Recently, the health of retired National Football League players, particularly lineman has been investigated. A number of studies have reported increased cardiometabolic risk, premature ardiovascular disease and incidence of type 2 diabetes. Rugby union players have somatotypes very similar to National Football league players which suggest that rugby players may have similar health risks. The International Golden Oldies World Rugby Festival (GORF) provided a unique opportunity to investigate the demographics of veteran rugby players. METHODOLOGIES: A cross-sectional, observational study was completed using an online web-based questionnaire that consisted of medical history and physiological measures. Data analysis was completed using a one sample t-test (<50yrs versus >50yrs) and Chi-square test. RESULTS: A total of 216 veteran rugby competitors (response rate = 6.8%) representing 10 countries, aged 35-72 yrs (mean 51.2, S.D. ±8.0), participated in the online survey. As a group, the incidence of current smokers was low at 8.8% (avg 72.4 cigs/wk) whilst the percentage consuming alcohol was high (93.1% (avg 11.2 drinks/wk). Competitors reported the following top six chronic diseases/disorders; hypertension (18.6%), arthritis (OA/RA, 11.5%), asthma (9.3%), hyperlipidemia (8.2%), diabetes (all types, 7.5%) and gout (6%), there were significant differences between groups with regard to cancer (all types) and migraines. When compared to the Australian general population (Australian Bureau of Statistics data, n=18,000), GORF competitors had a Climstein Mike, Walsh Joe (corresponding author) and Burke Stephen School of Exercise Science, Australian Catholic University, 25A Barker Road, Strathfield, Sydney, NSW, 2016, Australia (e-mail: [email protected], [email protected], [email protected]). John Best is with Orthosports, 160 Belmore Rd., Randwick, Sydney,NSW 2031, Australia (e-mail: [email protected]). Heazlewood, Ian Timothy is with School of Environmental and Life Sciences, Faculty Education, Health and Science, Charles Darwin University, Precinct Yellow Building 2, Charles Darwin University, NT 0909, Australia (e-mail: [email protected]). Kettunen Jyrki Arcada University of Applied Sciences, Jan-Magnus Janssonin aukio 1, FI-00550, Helsinki, Finland (e-mail: [email protected]). Adams Kent is with California State University Monterey Bay, Kinesiology Department, 100 Campus Center, Seaside, CA., 93955, USA (email: [email protected]). DeBeliso Mark is with Department of Physical Education and Human Performance, Southern Utah University, 351 West University Blvd, Cedar City, Utah, USA (e-mail: [email protected]). significantly lower incidence of anxiety (p<0.01), arthritis (p<0.06), depression (p<.01) however, a significantly higher incidence of diabetes (p<0.03) and hypertension (p<0.01). The GORF competitors also reported taking the following prescribed medications; antihypertensive (13%), hypolipidemics (8%), non-steroidal anti-inflammatory (6%), and anticoagulants (4%). Significant differences between groups were observed in antihypertensives, anticoagulants and hypolipidemics. There were significant (p<0.05) differences between groups (<50yrs versus >50yrs) with regard to height (180 vs 177cm), weight (97.6 vs 93.1Kg-s), BMI (30 vs 29.7kg/m2) and waist circumference (85.7 vs 93.1cm) however, there were no differences in subsequent parameters of systolic blood pressure, diastolic blood pressure, total cholesterol, HDL-C, LDL-C, triglycerides-C or fasting plasma glucose. CONCLUSIONS: This represents the first collection of demographics on this cohort. GORF participants demonstrated increased cardiometabolic risk with regard to the incidence of hypercholesterolemia, hypertension and type 2 diabetes. Preventative strategies should be developed to reduce this risk with education of these risks for future participants.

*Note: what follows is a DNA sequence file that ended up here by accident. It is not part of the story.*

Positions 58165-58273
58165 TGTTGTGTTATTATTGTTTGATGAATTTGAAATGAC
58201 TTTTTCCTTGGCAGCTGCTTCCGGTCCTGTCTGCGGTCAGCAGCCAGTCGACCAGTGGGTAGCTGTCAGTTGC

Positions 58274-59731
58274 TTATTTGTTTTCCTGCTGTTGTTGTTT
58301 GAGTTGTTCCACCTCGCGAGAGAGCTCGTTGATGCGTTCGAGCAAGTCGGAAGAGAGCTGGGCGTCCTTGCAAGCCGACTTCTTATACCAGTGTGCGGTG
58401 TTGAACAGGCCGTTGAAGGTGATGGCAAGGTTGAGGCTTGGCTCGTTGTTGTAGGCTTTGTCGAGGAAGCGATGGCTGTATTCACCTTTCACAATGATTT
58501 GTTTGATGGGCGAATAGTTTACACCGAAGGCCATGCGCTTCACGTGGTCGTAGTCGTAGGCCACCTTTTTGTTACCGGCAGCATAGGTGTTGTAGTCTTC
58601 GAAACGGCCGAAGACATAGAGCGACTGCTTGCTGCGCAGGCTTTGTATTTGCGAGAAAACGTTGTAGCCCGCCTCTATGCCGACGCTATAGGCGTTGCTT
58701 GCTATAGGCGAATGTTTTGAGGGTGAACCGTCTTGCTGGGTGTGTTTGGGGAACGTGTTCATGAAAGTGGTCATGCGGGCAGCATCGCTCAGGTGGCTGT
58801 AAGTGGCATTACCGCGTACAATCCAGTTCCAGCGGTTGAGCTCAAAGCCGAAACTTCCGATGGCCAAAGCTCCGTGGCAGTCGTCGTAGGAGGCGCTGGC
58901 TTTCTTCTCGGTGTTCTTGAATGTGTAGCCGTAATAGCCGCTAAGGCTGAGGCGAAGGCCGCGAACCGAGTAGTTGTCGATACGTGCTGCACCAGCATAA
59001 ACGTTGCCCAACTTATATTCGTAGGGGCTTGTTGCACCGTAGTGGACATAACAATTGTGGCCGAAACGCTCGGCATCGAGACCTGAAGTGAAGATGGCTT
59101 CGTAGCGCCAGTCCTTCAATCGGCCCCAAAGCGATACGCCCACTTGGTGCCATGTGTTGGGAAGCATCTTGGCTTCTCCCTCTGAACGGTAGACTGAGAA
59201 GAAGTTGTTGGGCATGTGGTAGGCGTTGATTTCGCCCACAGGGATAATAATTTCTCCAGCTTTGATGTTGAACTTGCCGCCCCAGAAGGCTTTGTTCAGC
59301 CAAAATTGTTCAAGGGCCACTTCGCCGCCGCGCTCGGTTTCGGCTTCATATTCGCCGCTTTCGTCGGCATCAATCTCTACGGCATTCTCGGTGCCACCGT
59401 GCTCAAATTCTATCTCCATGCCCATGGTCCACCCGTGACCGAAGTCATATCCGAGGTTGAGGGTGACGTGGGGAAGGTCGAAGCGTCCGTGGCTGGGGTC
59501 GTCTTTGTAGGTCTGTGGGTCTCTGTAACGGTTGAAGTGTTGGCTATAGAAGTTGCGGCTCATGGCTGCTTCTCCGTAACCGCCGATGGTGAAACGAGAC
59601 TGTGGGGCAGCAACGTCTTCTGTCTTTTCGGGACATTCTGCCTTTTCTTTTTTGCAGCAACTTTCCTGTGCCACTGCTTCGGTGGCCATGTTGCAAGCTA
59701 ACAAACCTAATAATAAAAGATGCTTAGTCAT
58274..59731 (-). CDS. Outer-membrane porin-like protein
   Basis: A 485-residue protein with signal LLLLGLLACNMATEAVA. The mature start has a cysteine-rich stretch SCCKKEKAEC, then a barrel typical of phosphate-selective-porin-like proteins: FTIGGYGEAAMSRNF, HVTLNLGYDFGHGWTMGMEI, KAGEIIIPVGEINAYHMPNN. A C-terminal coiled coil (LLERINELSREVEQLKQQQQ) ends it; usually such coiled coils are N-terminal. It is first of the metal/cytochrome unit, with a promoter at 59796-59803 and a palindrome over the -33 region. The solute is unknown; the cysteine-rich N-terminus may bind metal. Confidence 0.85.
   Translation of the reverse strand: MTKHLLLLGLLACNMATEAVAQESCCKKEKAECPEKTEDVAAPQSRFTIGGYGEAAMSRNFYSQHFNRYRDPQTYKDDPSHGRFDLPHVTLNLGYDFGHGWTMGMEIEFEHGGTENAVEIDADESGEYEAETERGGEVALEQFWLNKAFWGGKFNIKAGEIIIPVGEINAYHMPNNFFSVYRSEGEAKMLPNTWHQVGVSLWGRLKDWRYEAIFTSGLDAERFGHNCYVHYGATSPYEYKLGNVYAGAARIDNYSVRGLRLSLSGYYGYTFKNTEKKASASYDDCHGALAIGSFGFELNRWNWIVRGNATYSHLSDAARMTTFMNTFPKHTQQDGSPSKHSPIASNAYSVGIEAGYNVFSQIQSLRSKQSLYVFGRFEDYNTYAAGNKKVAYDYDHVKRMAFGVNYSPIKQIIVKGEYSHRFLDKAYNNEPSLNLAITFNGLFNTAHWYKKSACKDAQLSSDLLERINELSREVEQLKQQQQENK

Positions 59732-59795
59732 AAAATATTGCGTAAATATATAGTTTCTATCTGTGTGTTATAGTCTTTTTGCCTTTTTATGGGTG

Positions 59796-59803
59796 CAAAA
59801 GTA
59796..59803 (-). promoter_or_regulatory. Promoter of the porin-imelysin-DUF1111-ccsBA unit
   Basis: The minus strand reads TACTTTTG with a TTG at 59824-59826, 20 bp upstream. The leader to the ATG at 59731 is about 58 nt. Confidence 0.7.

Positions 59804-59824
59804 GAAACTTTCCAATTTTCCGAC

Keywords: Masters athlete, rugby union, risk factors, chronic disease.